The starter code for the smart contract is available in the smart-contract directory in the previously cloned repository.

There are a few folders in the smart-contracts folder. All of your smart contracts will go to contracts and all of the scripts that you define will go inside the scripts directory. We will later see to what we use these scripts.

Creating A Basic NFT Minting Contract

We are going to use the ERC721 industry standard which is suitable to build Non Fungible tokens to build our smart contract.

To make our lives a lot easier and writing smart contracts so easier and more secure, we are going to use a tool called OpenZeppelin. Before doing anything you need to install OpenZeppelin, in-order to do that run one of the following commands inside the smart-contract directory.

yarn add @openzeppelin/contracts

or

npm i @openzeppelin/contracts

and to get the boilerplate for our contract, we are going to use the OpenZeppelin tool, they have an awesome tool called OpenZeppelin Wizard. Open their wizard and select the following options.

image.png

  1. First we are gonna choose ERC721 because that is the standard that we are planning to use.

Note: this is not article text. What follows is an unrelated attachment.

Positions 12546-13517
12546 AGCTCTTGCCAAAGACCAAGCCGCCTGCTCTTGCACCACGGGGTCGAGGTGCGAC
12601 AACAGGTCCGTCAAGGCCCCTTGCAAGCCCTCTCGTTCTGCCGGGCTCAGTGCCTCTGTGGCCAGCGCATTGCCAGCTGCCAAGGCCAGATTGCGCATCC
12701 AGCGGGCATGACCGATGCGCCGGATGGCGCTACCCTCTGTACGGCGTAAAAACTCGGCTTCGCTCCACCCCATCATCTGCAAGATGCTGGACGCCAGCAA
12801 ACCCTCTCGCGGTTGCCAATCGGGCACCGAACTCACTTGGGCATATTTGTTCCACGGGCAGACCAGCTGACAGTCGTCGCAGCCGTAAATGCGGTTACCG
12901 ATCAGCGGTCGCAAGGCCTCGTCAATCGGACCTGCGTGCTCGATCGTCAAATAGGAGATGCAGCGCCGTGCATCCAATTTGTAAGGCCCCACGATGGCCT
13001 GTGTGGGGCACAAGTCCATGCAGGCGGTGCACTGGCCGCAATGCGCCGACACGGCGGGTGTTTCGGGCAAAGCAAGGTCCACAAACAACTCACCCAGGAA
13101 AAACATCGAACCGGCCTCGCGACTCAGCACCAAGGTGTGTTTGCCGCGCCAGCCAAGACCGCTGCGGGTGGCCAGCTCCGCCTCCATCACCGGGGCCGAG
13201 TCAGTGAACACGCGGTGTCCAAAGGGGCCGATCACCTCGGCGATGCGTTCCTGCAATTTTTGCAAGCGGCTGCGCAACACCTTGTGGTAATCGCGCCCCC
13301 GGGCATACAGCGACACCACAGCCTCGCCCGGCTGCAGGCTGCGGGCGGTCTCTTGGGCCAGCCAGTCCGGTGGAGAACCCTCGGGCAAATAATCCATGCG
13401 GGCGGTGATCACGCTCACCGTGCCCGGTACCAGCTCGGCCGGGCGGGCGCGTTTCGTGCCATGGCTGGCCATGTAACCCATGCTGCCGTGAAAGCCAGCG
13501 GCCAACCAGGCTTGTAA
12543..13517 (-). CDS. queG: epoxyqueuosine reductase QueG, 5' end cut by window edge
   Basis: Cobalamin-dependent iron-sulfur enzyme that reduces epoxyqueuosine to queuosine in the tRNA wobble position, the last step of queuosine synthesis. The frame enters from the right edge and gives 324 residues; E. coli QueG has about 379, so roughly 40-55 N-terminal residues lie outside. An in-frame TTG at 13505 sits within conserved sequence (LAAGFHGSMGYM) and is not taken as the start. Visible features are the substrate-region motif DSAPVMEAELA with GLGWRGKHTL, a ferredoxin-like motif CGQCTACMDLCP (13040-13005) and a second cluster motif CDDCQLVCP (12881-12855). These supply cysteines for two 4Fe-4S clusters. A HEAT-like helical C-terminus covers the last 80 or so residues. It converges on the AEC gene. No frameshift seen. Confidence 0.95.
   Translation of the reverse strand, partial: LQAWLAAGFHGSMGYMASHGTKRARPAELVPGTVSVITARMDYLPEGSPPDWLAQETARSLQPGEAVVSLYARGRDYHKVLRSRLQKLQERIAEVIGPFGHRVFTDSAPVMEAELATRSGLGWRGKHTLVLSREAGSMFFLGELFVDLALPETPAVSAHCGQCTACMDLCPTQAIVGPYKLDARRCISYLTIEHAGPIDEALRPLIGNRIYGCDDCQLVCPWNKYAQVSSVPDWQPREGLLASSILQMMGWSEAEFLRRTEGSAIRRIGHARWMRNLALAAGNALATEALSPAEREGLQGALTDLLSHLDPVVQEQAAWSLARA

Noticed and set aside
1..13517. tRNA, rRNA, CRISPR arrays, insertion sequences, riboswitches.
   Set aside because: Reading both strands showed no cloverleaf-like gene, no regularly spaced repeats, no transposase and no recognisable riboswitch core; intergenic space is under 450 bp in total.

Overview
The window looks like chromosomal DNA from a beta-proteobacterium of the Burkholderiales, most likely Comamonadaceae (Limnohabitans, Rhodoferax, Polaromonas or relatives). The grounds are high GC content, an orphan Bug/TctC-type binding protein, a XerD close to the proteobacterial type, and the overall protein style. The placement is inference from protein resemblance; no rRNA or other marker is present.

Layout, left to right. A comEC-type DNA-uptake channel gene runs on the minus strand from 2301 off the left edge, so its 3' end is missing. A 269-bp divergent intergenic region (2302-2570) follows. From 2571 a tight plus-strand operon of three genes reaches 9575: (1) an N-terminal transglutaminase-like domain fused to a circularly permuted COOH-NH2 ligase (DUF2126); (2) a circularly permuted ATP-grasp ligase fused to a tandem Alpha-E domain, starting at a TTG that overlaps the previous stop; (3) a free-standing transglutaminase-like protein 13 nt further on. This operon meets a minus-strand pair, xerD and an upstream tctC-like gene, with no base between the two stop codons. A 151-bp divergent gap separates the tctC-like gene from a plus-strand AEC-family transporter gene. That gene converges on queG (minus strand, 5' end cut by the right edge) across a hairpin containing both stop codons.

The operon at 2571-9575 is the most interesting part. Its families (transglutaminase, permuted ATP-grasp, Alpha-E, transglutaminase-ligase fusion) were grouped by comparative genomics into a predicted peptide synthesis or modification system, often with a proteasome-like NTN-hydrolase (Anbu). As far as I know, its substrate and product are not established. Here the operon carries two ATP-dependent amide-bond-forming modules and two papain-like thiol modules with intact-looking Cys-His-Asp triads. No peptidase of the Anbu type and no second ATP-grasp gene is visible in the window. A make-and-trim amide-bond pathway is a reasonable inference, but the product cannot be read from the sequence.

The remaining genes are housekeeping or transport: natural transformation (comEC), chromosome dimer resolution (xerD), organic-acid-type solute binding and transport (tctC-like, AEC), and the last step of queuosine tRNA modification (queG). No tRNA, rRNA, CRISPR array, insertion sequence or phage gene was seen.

2. Then, you need to choose a Name and Symbol for your NFT Contract.

  3. From features, choose Mintable, Auto Increment Ids and URI Storage

  4. Choose Ownable because the contract is owned by only one user.

Once the code is generated, click on the Copy To Clipboard button and paste the copied code to the contract you have created.

Next, we need to add a couple of functions to customize the behaviour of our smart contract.

  • First, we are gonna add a new mint function to allow users to mint
function mint(address to) public payable {
   require(msg.value >= 0.005 ether, "Not Enough ETH");

   _tokenIdCounter.increment();
   uint256 newItemId = _tokenIdCounter.current();

   _mint(to, newItemId);
}